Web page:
Emotional Intelligence – Influence, engage and motivate for results

Emotional Intelligence – Influence, engage and motivate for results

The key to successful leadership is influence, not authority.” 

Ken Blanchard

Many  leaders feel the urge to drive through their intentions and decisions with a direct and driver style, so they can gain fast and quick results. This will of course stimulate action and bring short term results (It’s a pragmatic leadership approach and it has a place in a leader’s toolbox). But is not an approach that develops others, it does not engage and motivate, and it will not gain significant change and high-performance results.

Influential leaders are great communicators and can influence without authority. They are prepared to take a step into the leadership role and make decisions, especially in the absence of a formal authoritative position. They know how and when to influence others and they can sell  their ideas. They motivate others and gain support so that others want to, and will act and deliver on their decisions and intentions.

It’s about being able to engage others so that collectively they collaborate and move toward the achievement of a common goal. Influencing is a critical behaviour and skill, and the good news is… it is a skill that can be developed.  Influencing is a process where a leader can change the minds and increase the decision making of other’s or a group of individuals.  It requires a resourceful mindset and there are tools and techniques that help leaders become more influential.

Leaders that influence are able to:

  • Take the ‘big picture’ view of business and try new things, especially in uncertainty and when needing to take risky decisions/ solutions
  • Have professional presence and will speak up and sharing their ideas
  • They ask questions and actively listen to others
  • Have self-confidence and emotional resilience and when they experience strong and negative emotion and behaviour from others, they do not withdraw or/and observe – they stay present
  • They are courageous and they know that they can ‘hold’ difficult situations.
  • They pause, breathe and then respond with an intervention and tool or technique

Communicate and connect:

Influencing is a  significant emotional intelligent (EI ) competence and aligns closely with the competencies of  Relationship Management, Networking, Empathy and of course, the underpinning EI competency of Self-knowledge.

It is also a contact activity. To influence, leaders have to be involved and connected. It can’t’ be achieved alone on a device or planned silently in ones’ head. Leaders must be truly connected to their employees, stakeholders and professional network and put the ‘time in’ to communicate and connect, both face to face and/or virtually. The Covid pandemic  presented the challenge of using technology for virtual connection and more on that topic and how to connect and motivate virtually, in a separate blog.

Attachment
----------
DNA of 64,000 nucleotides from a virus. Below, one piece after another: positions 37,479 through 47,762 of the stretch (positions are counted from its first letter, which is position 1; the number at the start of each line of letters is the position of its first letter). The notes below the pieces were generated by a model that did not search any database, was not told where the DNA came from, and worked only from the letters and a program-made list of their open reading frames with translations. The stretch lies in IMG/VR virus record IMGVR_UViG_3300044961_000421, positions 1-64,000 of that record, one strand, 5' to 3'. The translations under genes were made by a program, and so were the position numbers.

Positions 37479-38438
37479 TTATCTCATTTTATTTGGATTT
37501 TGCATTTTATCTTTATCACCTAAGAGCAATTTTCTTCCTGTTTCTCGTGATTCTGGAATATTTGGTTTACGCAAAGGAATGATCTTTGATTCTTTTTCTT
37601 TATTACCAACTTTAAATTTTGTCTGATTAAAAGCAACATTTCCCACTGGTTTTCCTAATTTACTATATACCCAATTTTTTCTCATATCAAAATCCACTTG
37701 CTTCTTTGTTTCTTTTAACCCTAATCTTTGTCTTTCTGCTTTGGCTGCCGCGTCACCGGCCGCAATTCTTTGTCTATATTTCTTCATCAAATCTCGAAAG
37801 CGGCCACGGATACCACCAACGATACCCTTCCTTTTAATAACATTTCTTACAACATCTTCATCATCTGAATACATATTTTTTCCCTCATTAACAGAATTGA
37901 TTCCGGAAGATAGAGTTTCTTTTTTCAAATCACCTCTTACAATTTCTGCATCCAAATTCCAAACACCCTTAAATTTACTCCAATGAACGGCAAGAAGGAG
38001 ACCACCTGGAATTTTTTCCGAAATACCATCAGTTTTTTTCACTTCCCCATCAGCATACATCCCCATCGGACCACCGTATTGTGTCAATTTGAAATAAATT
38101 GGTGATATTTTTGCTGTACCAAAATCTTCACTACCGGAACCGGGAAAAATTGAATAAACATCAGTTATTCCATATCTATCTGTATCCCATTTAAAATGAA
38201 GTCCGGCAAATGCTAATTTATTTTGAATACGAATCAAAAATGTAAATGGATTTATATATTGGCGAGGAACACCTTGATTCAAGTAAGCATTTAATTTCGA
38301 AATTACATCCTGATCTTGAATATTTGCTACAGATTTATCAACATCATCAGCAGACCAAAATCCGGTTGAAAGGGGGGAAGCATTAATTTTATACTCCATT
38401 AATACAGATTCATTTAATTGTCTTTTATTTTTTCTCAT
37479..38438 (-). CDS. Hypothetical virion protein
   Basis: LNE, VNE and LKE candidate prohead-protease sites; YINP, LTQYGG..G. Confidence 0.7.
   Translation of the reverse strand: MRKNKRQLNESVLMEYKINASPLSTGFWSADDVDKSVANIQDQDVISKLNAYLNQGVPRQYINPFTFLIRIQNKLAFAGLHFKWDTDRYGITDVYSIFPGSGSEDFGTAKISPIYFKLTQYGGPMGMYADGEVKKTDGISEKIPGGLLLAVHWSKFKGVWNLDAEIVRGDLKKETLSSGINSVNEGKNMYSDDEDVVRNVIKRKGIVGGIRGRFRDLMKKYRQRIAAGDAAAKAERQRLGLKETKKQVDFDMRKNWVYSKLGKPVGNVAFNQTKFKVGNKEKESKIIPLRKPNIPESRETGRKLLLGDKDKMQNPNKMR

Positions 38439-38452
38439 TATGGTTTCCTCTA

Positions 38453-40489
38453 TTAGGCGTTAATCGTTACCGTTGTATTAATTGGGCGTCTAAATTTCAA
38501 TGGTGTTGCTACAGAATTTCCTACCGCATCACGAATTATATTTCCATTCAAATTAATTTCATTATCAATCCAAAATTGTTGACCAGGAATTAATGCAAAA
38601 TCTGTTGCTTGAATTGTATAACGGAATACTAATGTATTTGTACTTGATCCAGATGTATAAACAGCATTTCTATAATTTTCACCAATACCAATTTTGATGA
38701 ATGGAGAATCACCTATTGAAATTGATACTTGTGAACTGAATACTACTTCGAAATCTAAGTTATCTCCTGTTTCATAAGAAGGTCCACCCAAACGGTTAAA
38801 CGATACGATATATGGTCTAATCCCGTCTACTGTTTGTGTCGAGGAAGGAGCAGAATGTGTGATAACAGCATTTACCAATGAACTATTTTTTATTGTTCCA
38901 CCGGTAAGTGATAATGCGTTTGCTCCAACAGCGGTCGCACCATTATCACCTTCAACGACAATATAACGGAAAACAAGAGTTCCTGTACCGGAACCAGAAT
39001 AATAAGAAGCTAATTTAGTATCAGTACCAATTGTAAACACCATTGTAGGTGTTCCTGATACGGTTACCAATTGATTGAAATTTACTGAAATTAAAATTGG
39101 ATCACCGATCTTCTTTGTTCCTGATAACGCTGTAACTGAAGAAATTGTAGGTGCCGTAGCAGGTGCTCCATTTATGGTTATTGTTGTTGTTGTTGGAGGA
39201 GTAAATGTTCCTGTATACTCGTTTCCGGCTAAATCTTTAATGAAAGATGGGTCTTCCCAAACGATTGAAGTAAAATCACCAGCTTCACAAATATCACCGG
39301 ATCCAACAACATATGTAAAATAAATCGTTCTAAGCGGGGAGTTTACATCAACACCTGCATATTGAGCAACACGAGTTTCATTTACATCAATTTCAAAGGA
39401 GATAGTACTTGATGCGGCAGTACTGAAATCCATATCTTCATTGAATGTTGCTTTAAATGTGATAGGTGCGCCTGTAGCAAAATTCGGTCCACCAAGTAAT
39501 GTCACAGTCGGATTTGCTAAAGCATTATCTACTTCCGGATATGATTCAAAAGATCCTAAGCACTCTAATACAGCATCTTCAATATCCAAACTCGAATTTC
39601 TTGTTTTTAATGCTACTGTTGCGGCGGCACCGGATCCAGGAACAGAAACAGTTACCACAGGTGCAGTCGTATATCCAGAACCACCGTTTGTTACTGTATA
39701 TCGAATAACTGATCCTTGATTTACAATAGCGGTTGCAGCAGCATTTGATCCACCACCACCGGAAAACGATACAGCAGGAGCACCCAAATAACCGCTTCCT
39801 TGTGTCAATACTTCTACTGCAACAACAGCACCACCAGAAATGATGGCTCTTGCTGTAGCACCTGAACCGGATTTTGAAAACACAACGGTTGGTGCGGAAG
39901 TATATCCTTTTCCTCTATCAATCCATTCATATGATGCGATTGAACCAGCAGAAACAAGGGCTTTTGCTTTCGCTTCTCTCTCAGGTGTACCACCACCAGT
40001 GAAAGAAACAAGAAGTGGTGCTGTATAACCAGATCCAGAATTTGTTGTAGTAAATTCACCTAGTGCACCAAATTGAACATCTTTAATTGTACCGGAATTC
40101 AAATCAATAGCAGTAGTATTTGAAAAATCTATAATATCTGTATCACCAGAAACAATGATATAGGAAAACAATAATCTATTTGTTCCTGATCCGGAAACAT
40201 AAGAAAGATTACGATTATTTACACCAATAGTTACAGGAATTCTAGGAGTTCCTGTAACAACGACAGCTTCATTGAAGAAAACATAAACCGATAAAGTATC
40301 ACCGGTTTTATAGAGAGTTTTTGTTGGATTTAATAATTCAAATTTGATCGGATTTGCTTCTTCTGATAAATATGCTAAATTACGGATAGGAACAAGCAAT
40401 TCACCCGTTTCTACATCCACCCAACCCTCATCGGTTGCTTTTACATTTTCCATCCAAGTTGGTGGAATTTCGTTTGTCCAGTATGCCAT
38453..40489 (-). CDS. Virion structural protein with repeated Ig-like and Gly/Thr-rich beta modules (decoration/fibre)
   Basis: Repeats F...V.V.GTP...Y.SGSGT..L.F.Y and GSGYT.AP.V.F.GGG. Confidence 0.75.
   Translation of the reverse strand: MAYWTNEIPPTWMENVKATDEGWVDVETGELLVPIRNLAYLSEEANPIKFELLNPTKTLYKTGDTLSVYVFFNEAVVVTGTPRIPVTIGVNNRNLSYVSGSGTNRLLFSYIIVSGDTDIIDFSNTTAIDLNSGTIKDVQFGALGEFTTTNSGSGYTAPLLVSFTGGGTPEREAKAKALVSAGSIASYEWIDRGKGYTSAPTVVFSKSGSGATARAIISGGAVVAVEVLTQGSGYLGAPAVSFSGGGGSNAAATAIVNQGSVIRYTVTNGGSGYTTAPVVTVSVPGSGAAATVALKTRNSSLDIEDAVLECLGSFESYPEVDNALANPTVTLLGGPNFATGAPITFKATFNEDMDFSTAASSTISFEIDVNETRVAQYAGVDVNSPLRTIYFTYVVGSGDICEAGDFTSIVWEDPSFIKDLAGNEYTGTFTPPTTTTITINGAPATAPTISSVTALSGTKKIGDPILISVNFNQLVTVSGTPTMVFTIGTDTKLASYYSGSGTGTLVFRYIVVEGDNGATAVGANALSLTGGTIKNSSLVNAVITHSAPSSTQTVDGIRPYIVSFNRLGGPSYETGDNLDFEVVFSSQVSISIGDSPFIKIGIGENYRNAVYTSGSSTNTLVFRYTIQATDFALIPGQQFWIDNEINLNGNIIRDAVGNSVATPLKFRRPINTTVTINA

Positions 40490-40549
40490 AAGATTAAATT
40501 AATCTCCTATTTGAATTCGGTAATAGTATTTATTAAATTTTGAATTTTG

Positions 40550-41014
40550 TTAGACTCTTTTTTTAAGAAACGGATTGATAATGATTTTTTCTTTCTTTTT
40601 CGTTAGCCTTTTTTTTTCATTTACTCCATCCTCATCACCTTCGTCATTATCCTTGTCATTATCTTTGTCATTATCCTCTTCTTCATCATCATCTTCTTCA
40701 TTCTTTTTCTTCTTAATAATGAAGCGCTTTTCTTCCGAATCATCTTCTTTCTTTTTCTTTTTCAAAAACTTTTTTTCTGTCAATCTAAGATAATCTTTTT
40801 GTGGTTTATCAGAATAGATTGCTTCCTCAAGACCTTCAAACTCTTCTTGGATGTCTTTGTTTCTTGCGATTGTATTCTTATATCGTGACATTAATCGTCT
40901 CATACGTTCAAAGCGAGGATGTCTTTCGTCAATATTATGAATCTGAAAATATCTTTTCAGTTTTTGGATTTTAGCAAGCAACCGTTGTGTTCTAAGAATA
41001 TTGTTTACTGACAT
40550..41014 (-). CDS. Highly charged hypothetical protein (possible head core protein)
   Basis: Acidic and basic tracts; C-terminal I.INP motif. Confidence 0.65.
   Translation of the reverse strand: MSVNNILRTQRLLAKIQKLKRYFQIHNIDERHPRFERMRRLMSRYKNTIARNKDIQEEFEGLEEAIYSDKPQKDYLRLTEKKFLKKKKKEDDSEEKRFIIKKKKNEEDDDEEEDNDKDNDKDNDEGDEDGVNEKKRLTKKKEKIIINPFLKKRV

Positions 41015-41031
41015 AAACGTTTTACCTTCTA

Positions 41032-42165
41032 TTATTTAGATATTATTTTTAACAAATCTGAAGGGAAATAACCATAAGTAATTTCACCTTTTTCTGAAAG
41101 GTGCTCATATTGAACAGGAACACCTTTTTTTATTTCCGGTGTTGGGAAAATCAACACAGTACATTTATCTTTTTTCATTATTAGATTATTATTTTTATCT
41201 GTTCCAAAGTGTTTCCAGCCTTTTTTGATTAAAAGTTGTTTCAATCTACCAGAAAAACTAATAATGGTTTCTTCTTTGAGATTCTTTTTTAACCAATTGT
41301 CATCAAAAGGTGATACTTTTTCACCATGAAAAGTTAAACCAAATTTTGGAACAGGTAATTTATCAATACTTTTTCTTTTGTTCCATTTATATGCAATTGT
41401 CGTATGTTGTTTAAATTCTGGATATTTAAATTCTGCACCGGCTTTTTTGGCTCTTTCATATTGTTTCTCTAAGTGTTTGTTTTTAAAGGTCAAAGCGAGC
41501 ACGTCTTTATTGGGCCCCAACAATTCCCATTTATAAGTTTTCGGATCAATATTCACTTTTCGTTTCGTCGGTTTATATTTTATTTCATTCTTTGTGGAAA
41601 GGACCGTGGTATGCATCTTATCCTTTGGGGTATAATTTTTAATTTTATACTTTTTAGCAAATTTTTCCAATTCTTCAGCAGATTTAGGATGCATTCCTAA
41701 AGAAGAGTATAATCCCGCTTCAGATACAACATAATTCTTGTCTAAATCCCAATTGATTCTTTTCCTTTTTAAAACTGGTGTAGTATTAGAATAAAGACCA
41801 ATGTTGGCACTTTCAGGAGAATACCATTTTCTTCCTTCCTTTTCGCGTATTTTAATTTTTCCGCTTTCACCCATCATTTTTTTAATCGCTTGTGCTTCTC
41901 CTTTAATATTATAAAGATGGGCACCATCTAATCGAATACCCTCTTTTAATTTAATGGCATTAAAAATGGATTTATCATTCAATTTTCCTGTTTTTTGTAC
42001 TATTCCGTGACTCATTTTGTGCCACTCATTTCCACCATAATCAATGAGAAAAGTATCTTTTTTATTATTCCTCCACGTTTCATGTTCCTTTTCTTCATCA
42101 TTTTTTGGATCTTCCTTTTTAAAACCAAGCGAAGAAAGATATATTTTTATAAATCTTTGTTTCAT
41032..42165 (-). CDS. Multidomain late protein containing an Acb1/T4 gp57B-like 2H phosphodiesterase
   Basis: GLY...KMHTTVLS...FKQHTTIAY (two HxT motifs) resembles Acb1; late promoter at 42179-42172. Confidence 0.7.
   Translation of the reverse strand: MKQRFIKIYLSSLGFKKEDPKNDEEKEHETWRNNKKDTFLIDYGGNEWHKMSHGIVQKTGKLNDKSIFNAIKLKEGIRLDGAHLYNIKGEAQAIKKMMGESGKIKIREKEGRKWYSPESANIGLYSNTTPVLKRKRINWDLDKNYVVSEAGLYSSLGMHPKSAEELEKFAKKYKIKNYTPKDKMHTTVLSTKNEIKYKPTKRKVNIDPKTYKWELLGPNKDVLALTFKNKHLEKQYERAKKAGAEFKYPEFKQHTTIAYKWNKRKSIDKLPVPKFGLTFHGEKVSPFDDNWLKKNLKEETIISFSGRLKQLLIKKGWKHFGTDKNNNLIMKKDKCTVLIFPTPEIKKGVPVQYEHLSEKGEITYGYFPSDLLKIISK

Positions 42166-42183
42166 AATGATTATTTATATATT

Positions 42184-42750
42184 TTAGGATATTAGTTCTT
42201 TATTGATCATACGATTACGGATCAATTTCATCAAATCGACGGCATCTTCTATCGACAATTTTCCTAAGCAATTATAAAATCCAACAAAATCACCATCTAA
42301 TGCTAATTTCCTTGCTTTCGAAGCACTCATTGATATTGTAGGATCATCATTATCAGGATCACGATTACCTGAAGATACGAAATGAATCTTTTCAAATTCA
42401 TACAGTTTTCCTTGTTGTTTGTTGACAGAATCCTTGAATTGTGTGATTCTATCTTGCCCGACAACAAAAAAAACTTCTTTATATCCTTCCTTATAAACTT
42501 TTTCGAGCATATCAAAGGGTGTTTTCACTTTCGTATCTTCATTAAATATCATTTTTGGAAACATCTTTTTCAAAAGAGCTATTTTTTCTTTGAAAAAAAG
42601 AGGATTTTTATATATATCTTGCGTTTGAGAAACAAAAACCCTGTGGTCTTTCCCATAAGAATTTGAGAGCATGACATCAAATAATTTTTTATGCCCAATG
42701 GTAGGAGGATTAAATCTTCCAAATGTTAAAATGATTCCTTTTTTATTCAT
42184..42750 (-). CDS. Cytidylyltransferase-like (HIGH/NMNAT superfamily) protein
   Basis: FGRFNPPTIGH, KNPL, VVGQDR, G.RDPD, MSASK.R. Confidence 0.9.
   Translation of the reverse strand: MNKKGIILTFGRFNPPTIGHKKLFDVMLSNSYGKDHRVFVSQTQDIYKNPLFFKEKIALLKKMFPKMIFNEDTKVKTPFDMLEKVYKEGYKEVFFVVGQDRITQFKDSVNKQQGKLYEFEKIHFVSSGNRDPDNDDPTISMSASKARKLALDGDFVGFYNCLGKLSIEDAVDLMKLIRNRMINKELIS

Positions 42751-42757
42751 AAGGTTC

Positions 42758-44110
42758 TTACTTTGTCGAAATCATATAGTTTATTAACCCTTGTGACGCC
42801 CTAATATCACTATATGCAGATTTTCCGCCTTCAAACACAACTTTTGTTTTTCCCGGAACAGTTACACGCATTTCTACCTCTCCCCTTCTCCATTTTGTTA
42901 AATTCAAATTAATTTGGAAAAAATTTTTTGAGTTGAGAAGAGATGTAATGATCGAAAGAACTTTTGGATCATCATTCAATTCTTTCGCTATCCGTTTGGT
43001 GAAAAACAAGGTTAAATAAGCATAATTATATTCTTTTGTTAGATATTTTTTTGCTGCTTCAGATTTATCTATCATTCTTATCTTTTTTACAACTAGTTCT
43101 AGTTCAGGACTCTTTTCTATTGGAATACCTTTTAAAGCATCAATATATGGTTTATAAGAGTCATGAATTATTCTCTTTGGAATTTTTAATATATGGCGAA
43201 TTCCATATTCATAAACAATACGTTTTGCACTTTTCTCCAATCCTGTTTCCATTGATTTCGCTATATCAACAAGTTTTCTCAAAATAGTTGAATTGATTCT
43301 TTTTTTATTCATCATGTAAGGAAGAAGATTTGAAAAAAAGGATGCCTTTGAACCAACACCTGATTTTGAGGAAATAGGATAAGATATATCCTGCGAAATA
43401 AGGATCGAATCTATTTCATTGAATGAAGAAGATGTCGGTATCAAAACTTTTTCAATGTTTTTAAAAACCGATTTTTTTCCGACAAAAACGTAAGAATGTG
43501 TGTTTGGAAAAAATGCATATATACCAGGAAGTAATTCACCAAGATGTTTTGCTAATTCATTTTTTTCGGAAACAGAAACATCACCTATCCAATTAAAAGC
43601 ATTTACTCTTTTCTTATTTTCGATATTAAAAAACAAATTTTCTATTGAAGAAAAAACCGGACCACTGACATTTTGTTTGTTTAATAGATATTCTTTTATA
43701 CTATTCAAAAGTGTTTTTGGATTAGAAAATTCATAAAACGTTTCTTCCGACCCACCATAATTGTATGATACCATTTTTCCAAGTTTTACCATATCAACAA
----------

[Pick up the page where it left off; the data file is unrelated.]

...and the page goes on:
Influential leaders seek the input of others and ask for ideas. They use great communication and are empathic. They seek to understand the issue or opportunity from the other’s perspective and they listen  carefully to the others views and ideas. In moments of tension or conflict, they stay calm and are able to manage any strong emotions they experience or that they might raise in the other.

People often ask if influencing is manipulative? When a leader has a clear intent or goal and is open, authentic and able to communicate their intention clearly, then how might it be manipulative? Trust, respect and openness is the key differentiator between influence and manipulation. Being clear about the intent and the goal and being prepared to actively listen and have a dialogue and change one’s mind or compromise, are techniques.

A Positive Mindset is key!

As much as we would like to, we cannot control the events around us. We must choose our responses to events to shape them toward our desired outcomes.

A positive mindset is crucial when influencing. Blame and negativity are not helpful or resourceful. Often, we blame events for our problems, conflicts or our lack of success and results. We might blame the current global crisis or the economy or the other persons personality… But these things are out of our control.

Influential leaders keep a positive mindset and understand that they should plan and bring events into their control. They focus on the outcome required and then prepare for an event by planning how they will respond.

  • Event – What is the event I am entering into and with whom and how might I behave?
  • Response – What might happen within this event and how might I deliberately respond, to get the outcome I require?
  • Outcome – A resourceful approach when influencing, is to decide – what is the positive outcome I want from this meeting or conversation?

This is a communication structured approach and below is the E-R-O equation which outlines the following order when planning for the event:

Step One: What is the event?

Step Two: What is the outcome I require?

Step Three: How might I plan my response, depending on the behaviour of the other?

It takes practice, but  it provides leaders with a useful approach to planning how they might influence outcomes in meetings, conversations and other events.

Although this equation looks simple, it takes practice and requires a resourceful mindset. Leaders  that influence choose the outcome they require and then plan the part of the equation they want to focus upon. They enter into a dialogue with an open mind, a good intention and a willingness to actively listen.

E + R = O” is a tool that was originally developed by Jack Canfield and presented in his book “Chicken Soup for the Soul” first published in 1993.

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